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Alliances in the American Revolution

The Continental Army didn't fight the war alone: they received information, supplies, and men from allies across the globe. France offered its navy, Spain fought in the southern colonies, and different Native American groups assisted battalions, hoping their alliances would help preserve land and resources in the future. Scroll to learn more about these alliances, and how they changed the outcome of the war. 


The King of France sent Jean-Baptiste Donatien de Vimeur, comte de Rochambeau, along with 5,500 troops, to the North American colonies to aid the Continental Army.

Learn more about Rochambeau

The Oneida

The Onedia aided the Continental Army after initially declaring neutrality. They provided troops and spies throughout the Revolution and became an essential part of Continental operations.

Learn about the Oneida


Diego María de Gardoqui y Arriquíbar oversaw Spain's financial and material support of American colonies during the Revolutionary War. He supplied the Continental troops with gunpowder, weapons, and troops as the war continued in the colonies.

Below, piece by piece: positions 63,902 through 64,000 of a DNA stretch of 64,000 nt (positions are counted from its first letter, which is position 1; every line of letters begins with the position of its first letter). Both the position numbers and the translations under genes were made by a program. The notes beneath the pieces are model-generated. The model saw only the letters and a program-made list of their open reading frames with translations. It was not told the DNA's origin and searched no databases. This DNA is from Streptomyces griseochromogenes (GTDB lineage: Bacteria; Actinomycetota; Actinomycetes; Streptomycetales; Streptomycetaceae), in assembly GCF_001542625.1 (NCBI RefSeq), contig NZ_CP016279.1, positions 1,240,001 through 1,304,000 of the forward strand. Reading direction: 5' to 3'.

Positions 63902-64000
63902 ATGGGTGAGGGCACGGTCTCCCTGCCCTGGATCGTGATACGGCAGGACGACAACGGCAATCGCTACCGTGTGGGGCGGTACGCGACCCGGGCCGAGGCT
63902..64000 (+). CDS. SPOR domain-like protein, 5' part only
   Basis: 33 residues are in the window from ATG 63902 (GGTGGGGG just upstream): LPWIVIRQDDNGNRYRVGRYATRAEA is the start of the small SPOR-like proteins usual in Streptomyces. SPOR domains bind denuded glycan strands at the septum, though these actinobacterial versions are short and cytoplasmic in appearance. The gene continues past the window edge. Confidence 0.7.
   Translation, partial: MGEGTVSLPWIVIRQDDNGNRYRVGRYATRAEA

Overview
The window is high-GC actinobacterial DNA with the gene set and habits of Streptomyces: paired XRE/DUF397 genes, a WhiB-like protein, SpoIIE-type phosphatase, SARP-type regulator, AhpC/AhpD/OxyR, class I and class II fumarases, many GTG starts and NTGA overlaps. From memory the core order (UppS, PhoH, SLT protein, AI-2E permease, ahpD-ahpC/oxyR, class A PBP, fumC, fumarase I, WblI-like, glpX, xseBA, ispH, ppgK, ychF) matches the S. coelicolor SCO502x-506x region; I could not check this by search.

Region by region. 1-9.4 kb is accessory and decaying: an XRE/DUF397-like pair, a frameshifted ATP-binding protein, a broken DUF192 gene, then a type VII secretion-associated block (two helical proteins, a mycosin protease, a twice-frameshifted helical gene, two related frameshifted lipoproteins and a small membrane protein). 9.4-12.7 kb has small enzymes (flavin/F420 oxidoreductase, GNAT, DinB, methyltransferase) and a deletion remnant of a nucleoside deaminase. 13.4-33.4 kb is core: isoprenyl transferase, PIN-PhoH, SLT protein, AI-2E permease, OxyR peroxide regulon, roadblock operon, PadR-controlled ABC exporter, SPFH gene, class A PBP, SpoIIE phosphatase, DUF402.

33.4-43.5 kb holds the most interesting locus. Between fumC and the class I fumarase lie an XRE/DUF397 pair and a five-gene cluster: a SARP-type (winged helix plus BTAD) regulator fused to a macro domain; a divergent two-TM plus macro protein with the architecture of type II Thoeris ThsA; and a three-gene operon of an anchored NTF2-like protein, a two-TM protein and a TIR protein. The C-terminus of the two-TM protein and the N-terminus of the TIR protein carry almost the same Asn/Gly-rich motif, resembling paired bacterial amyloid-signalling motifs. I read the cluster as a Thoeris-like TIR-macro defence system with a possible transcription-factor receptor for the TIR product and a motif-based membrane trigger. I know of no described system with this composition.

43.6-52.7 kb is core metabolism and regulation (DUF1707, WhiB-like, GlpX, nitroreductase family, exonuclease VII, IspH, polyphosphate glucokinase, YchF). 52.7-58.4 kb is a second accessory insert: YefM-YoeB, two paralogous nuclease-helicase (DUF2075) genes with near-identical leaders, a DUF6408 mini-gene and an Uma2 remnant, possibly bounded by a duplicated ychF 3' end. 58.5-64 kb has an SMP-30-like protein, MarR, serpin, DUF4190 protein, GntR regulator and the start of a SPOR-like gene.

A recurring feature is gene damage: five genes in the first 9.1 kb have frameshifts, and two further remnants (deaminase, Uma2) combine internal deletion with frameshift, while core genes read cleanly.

Learn more about Gardoqui

Continental Army Muster Rolls

These lists of soldiers help determine who fought in the war, often including indigenous and enslaved peoples who joined the Continental Army. 

Who Fought?

The Treaty of Aranjuez

Spain officially became an ally of the United States and France after signing this treaty in 1779. They helped the Continental troops primarily in the southern colonies with men, supplies, and information.

Read about the Treaty

The French at Yorktown

This map was created by a French mapmaker, showing how France contributed to the Battle of Yorktown. The problem? The mapmaker had never been to North America, and had never seen the battle.

What's with the map?